Would you look at others differently if you knew you couldn’t look away?
With music by CN Lester and words from poet Hel Gurney, The Lion-Faced Man is an opera about myth and urban legend, opening next weekend at the Tête à Tête festival. I grabbed a few words with Hel to unravel the story of Stephan Bibrowski, the sideshow performer whose life this focuses on.
Your background being in poetry and short stories, how did you come to write the opera?
I’ve never written an opera before (as I think most people can say!) but I have been writing poetry for a long time now, and CN approached me to write the libretto off the back of that.
Back when I was in academia, one of the things I was interested in researching was uncovering lost queer history, looking at historical figures or texts and saying ‘we were here too’, ‘we existed’. One topic I ended up writing about was Mary Frith, who was what we might call a ‘transvestite’ and who lived in the Jacobean era. From what we know, she was AFAB but wore men’s clothes, carried sword, and smoked a pipe. As well as writing academically about her, I wrote a poem about her and the legends that grew up around her – the idea being that we can’t ‘really’ know who she was, but we can guess from what she’s left us. The poem was called ‘Moll Cutpurse, the Accused’ and was published in a poetry collection called ‘Other Countries: Contemporary Poets Rewiring History’.
CN read that and loved it, and came to me saying that it was just the kind of they wanted for this opera. So then we had this exchange of ideas, with the impetus to explore ideas about being looked at, and who gets to tell someone’s story once they’re gone, or investigate what’s left of them.
What is the story behind Stephan Bibrowski?
The Lion Faced Man is a story about Stephan’s life and death, with no linear structure. Stephan was a sideshow performer and spent his whole life being looked at and written about by other people. We don’t have anything in his own words, but we have things circus owners and doctors wrote about him, and so I wanted to try and do a portrait of him as a collage of these things. While we can piece together this person through different accounts, I wanted to make it clear that we can’t ever really know them – it’s a biography about how biographies don’t work, if that makes sense. We’re showing you this real person, but all we can really show you is fictional. CN’s angle is that they’re frustrated with the limitations of biographical operas (‘opera verismo’), which purport to ‘tell the truth’ about someone. ‘Truth’, particularly about people no longer with us, doesn’t always exist. We’re left with a fragmented collection of impressions.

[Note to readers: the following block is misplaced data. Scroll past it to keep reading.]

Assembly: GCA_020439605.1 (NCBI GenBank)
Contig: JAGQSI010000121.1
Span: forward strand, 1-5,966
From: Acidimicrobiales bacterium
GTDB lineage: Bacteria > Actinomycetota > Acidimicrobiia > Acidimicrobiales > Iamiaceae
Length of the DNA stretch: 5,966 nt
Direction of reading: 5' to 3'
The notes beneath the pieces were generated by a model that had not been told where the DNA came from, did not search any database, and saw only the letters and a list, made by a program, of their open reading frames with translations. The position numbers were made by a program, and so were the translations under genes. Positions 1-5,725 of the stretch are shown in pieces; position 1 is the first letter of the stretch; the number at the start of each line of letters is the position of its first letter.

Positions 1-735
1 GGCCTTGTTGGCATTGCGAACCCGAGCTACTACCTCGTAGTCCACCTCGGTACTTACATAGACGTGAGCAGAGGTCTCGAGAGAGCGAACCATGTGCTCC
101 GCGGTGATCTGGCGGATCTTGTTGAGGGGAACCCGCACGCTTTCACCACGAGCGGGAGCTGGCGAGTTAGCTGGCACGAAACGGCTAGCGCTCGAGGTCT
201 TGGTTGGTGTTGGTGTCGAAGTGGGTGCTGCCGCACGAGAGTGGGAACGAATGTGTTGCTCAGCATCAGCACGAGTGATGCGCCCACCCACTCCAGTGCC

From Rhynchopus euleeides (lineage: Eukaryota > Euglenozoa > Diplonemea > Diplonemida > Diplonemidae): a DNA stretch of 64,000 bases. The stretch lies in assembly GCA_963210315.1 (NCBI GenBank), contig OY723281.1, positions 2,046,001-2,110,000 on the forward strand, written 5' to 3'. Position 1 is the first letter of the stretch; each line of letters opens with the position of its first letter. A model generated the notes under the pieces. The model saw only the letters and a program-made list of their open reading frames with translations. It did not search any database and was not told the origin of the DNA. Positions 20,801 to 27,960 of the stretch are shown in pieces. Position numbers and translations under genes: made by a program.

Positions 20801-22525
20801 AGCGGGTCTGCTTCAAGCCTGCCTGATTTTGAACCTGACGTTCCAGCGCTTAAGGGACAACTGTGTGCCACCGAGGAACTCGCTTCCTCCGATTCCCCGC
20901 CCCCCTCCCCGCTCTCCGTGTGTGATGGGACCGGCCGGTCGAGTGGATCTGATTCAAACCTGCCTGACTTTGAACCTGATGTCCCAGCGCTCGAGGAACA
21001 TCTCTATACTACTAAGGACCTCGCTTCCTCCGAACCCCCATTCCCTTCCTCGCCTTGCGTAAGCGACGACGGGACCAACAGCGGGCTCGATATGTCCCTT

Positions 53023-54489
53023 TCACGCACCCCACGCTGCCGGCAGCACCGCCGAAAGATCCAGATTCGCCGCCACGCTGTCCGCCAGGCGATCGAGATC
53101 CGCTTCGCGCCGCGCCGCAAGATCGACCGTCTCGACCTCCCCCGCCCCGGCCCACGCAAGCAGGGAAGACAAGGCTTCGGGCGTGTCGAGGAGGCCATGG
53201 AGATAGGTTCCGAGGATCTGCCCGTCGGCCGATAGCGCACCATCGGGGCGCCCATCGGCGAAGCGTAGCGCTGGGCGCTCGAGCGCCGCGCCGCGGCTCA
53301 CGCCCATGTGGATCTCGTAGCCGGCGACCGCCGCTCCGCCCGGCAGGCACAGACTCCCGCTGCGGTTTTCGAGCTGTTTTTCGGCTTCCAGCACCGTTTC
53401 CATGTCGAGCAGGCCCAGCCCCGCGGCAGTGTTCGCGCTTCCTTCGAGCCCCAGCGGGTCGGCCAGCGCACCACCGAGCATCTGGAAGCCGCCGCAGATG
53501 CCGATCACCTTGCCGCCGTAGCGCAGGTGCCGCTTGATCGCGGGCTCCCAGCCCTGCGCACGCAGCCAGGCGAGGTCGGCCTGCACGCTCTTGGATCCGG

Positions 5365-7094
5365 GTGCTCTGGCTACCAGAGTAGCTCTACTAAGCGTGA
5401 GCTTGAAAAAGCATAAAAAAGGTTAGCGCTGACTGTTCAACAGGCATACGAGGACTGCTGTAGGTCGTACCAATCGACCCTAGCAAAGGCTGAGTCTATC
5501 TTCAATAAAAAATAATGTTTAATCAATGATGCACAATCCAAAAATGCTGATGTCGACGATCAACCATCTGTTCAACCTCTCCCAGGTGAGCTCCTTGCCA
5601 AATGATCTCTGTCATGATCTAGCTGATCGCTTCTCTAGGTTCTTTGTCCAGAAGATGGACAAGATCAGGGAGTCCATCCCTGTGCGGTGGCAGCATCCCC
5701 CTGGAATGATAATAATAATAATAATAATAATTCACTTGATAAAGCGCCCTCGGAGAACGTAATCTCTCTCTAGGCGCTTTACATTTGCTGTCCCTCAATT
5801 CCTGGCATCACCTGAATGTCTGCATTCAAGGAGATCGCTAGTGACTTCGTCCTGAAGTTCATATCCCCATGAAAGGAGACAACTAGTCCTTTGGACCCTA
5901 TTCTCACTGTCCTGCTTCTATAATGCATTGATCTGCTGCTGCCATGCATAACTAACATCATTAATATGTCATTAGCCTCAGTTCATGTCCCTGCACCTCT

Stephan was born in Poland, and was born covered in long golden hair. He was taken away and educated, but afterwards travelled in a sideshow performance circuit under the stage name Lionel the Lion-Faced Man, hence the title. Stephan was pretty unusual in his act – a lot of performers with the condition Stephan had, called hypertrichosis, were presented as animalistic. You’d see them growling and running around and playing up to that idea, but he was presented as a kind of ‘noble savage’ – he was an intellectual, and a big part of his show was the difference between him looking ‘like an animal’ but being able to talk like a ‘civilised’ human being. Some of the things people say abut him was that he spoke five languages and that he had a great memory. He spent much of his life touring in the US with the Barnum and Bailey show, and other groups in Europe – then he kind of disappeared, and we don’t know what happened to him. There are some conflicting theories – some people say he was rounded up by the Nazis or died in hospital, or that he became a recluse. As the opera isn’t in chronological order, we start with the most outlandish myths about him and move closer to the bare facts – so a sort of myth-to-reality trajectory, and in the middle there’s this person who is semi-real and semi-fictional. It’s very experimental, but I think it will be an interesting experience!
A lot of research must have gone into this to dig out all the myths – how did you go about that?